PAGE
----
# How do you solve x^2 + 10x + 13 = 0 by completing the square?

May 15, 2016

$\text{ "x~~ -8.464" and } - 1.536$

#### Explanation:

Given: $y = {x}^{2} + 10 x + 13 = 0$

This process introduces an error that has to be compensated for. To do this I introduce a corrective as yet unknown value represented by $k$. The value of $k$ may be determined after all the other changes have taken place

Compare to $y = a {x}^{2} + b x + c$

This then written as a first step as:

$y = a \left({x}^{2} + \frac{b}{a} x\right) + c$ in your case $a = 1$

$\textcolor{b l u e}{\text{Step 1}}$

$y = \left({x}^{2} + 10 x\right) + 13 + {k}_{1} \leftarrow \text{ At this point } {k}_{1} = 0$

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$\textcolor{b l u e}{\text{Step 2}}$

Move the square from ${x}^{2}$ outside the brackets. This begins to introduce errors.

$y = {\left(x + 10 x\right)}^{2} + 13 + {k}_{2}$

$\textcolor{b r o w n}{\underline{\text{Just for Evan}}}$
color(brown)(k_2" is whatever is needed to turn "y=(x+10x)^2+13
color(brown)("back to "y=x^2+10x+13

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$\textcolor{b l u e}{\text{Step 3}}$

Remove the $x$ from the $10 x$

$y = {\left(x + 10\right)}^{2} + 13 + {k}_{3}$

$\textcolor{b r o w n}{\underline{\text{Just for Evan}}}$
$\textcolor{b r o w n}{{k}_{3} \text{ is whatever is needed to turn } y = {\left(x + 10\right)}^{2} + 13}$
color(brown)("back to "y=x^2+10x+13

~~~~~~~~~~~~~~~~~~~~~~~~~~~~~~~~~~~~
$\textcolor{b l u e}{\text{Step 4}}$

Halve the 10

$y = {\left(x + 5\right)}^{2} + 13 + {k}_{4}$

$\textcolor{b r o w n}{\underline{\text{Just for Evan}}}$
$\textcolor{b r o w n}{{k}_{4} \text{ is whatever is needed to turn } y = {\left(x + 5\right)}^{2} + 13}$
color(brown)("back to "y=x^2+10x+13
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NOW WE DETERMINE THE VALUE OF $k$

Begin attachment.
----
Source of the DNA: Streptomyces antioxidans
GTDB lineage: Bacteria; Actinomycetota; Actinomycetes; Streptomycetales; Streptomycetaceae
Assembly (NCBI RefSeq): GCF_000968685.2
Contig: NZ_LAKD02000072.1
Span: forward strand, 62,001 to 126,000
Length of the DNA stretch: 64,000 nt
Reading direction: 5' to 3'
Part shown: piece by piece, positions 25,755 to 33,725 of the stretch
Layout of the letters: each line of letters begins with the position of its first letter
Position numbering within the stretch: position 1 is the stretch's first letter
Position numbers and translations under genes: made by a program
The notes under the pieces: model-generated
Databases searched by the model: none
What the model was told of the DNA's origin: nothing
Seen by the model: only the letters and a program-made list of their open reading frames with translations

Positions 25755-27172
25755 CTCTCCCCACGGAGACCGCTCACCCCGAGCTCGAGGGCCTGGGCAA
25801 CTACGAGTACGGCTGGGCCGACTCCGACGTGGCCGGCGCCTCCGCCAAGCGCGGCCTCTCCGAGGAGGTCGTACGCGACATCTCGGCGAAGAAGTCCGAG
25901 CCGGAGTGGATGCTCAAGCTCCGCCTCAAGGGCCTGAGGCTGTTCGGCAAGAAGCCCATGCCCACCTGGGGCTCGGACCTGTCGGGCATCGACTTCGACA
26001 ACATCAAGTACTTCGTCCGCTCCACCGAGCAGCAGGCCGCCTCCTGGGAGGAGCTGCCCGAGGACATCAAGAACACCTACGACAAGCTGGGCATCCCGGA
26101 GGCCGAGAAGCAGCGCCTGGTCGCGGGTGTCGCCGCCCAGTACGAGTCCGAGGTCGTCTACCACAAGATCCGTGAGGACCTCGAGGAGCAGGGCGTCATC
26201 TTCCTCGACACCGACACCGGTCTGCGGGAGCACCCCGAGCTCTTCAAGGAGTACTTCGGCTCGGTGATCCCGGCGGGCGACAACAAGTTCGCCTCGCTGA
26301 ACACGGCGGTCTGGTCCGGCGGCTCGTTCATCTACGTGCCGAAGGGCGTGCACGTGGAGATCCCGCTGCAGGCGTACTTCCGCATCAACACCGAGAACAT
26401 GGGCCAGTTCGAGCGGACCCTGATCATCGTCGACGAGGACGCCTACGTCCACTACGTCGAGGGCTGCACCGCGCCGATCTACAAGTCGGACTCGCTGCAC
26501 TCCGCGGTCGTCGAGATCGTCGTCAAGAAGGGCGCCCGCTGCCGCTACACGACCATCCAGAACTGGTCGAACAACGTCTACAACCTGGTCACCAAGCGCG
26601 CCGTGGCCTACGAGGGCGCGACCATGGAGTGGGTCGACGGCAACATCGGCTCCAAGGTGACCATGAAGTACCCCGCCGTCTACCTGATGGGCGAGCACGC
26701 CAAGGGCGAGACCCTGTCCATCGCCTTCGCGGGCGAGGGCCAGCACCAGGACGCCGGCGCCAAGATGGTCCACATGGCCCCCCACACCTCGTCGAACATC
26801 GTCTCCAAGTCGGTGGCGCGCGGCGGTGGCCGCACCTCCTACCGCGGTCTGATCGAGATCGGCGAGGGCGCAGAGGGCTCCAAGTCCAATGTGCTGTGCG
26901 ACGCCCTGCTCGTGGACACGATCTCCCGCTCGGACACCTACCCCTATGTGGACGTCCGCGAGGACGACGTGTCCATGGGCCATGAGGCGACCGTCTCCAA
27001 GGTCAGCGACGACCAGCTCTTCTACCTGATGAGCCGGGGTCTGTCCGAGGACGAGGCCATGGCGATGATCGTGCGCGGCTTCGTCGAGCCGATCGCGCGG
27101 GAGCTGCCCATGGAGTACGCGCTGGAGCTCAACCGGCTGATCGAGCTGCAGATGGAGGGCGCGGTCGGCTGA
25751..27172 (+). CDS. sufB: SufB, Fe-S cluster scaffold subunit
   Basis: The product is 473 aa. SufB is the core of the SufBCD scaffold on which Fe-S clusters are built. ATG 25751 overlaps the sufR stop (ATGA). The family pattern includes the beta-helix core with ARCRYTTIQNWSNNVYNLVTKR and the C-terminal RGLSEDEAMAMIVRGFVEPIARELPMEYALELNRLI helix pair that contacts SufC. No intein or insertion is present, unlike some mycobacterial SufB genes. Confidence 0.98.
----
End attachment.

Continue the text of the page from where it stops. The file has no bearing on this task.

Just for demonstration lets multiply out the brackets and then compare what we have to the original equation.

$y = {x}^{2} + 10 x \textcolor{red}{+ 25} + 13 + {k}_{4} \leftarrow \text{ New equation}$
y=x^2+10x color(white)("dd.d")+13 color(white)("ddd.")larr" Original equation"

For the new equation to work we must have $25 + {k}_{4} = 0 \implies \textcolor{p u r p \le}{{k}_{4} = - 25}$
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$\textcolor{b l u e}{\text{Step 5 : Substitute for } {k}_{4}}$

$\textcolor{g r e e n}{y = {\left(x + 5\right)}^{2} + 13 \textcolor{p u r p \le}{+ {k}_{4}} \textcolor{w h i t e}{\text{ddd") -> color(white)("ddd}} y = {\left(x + 5\right)}^{2} + 13 \textcolor{p u r p \le}{- 25}}$

color(green)(color(white)("dddddddddddddddddddd") ->color(white)("dd")y=(x+5)^2-12
~~~~~~~~~~~~~~~~~~~~~~~~~~~~~~~~~~~~~~~~~~~~
$\textcolor{b l u e}{\text{Now we solve for } x}$

Set $\text{ } y = 0 = {\left(x + 5\right)}^{2} - 12$

$12 = {\left(x + 5\right)}^{2}$

Square root both sides

$\pm \sqrt{12} = x + 5$

Subtract 5 from both sides

$x = - 5 \pm 2 \sqrt{3}$

Jan 1, 2018

$x = - 5 \pm 2 \sqrt{3}$

#### Explanation:

Start with ${x}^{2} + 10 x + 13 = 0$

Subtract 13 from both sides:

${x}^{2} + 10 x = - 13$

Take 10, divide by 2, to get 5. Square 5 to get 25. Add 25 to both sides:

${x}^{2} + 10 x + 25 = - 13 + 25$

${x}^{2} + 10 x + 25 = 12$

The left side is now a perfect square:

${\left(x + 5\right)}^{2} = 12$

Now solve by taking the square root of both sides:

$x + 5 = \pm \sqrt{12}$

Subtract 5 from both sides:

$x = - 5 \pm \sqrt{12}$

Simplify the radical if you'd like:

$x = - 5 \pm 2 \sqrt{3}$